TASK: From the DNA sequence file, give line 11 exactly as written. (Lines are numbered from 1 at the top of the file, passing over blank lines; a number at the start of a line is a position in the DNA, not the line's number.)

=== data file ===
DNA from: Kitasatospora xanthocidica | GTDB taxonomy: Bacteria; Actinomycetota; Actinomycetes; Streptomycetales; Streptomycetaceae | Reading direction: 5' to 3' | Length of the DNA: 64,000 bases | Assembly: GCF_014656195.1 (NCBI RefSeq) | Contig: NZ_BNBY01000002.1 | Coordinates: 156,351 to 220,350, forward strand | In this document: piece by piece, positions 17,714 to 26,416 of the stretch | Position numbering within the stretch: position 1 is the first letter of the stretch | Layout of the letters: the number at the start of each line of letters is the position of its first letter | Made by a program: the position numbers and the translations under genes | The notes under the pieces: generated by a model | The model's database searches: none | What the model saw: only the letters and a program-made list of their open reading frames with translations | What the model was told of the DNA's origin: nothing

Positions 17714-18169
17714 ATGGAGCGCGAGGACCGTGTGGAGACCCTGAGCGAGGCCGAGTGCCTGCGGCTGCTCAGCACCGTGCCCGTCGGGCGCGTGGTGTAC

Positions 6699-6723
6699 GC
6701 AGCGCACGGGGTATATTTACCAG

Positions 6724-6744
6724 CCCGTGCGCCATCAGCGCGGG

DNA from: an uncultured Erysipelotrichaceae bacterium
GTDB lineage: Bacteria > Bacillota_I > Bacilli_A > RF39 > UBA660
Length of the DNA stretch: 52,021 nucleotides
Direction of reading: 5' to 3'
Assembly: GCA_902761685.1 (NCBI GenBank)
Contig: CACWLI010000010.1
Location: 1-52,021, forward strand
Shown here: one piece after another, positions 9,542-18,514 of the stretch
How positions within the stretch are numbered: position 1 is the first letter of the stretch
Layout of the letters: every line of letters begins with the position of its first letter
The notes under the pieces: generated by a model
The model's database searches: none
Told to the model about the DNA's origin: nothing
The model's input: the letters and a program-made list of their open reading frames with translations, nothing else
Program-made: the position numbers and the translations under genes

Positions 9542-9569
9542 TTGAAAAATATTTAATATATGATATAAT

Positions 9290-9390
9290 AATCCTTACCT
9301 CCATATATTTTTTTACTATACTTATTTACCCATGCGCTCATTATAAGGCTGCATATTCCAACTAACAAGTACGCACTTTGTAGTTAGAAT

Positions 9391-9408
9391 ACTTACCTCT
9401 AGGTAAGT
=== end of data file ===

Length of the DNA stretch: 52,021 nucleotides